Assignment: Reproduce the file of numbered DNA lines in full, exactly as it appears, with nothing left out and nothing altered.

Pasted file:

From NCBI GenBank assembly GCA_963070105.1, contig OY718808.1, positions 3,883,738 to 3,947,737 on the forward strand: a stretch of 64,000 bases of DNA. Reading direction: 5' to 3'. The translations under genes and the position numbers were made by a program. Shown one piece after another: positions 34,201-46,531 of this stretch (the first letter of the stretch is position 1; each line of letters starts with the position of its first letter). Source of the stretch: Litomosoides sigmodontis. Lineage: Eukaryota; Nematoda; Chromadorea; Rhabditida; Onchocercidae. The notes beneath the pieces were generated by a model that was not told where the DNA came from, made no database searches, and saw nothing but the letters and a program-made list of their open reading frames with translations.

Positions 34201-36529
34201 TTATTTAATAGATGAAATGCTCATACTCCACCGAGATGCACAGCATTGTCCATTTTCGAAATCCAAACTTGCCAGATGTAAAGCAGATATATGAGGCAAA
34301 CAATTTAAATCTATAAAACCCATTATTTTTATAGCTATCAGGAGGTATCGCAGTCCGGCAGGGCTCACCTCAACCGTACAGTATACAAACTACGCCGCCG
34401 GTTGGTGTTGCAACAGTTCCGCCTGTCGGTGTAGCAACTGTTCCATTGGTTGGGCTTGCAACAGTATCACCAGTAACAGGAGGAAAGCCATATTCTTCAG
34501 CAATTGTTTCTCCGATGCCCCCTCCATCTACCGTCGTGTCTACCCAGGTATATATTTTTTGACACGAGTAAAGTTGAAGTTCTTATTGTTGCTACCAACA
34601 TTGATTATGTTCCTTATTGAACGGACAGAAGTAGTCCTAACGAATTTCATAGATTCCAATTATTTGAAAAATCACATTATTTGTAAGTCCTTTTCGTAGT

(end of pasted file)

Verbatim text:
From NCBI GenBank assembly GCA_963070105.1, contig OY718808.1, positions 3,883,738 to 3,947,737 on the forward strand: a stretch of 64,000 bases of DNA. Reading direction: 5' to 3'. The translations under genes and the position numbers were made by a program. Shown one piece after another: positions 34,201-46,531 of this stretch (the first letter of the stretch is position 1; each line of letters starts with the position of its first letter). Source of the stretch: Litomosoides sigmodontis. Lineage: Eukaryota; Nematoda; Chromadorea; Rhabditida; Onchocercidae. The notes beneath the pieces were generated by a model that was not told where the DNA came from, made no database searches, and saw nothing but the letters and a program-made list of their open reading frames with translations.

Positions 34201-36529
34201 TTATTTAATAGATGAAATGCTCATACTCCACCGAGATGCACAGCATTGTCCATTTTCGAAATCCAAACTTGCCAGATGTAAAGCAGATATATGAGGCAAA
34301 CAATTTAAATCTATAAAACCCATTATTTTTATAGCTATCAGGAGGTATCGCAGTCCGGCAGGGCTCACCTCAACCGTACAGTATACAAACTACGCCGCCG
34401 GTTGGTGTTGCAACAGTTCCGCCTGTCGGTGTAGCAACTGTTCCATTGGTTGGGCTTGCAACAGTATCACCAGTAACAGGAGGAAAGCCATATTCTTCAG
34501 CAATTGTTTCTCCGATGCCCCCTCCATCTACCGTCGTGTCTACCCAGGTATATATTTTTTGACACGAGTAAAGTTGAAGTTCTTATTGTTGCTACCAACA
34601 TTGATTATGTTCCTTATTGAACGGACAGAAGTAGTCCTAACGAATTTCATAGATTCCAATTATTTGAAAAATCACATTATTTGTAAGTCCTTTTCGTAGT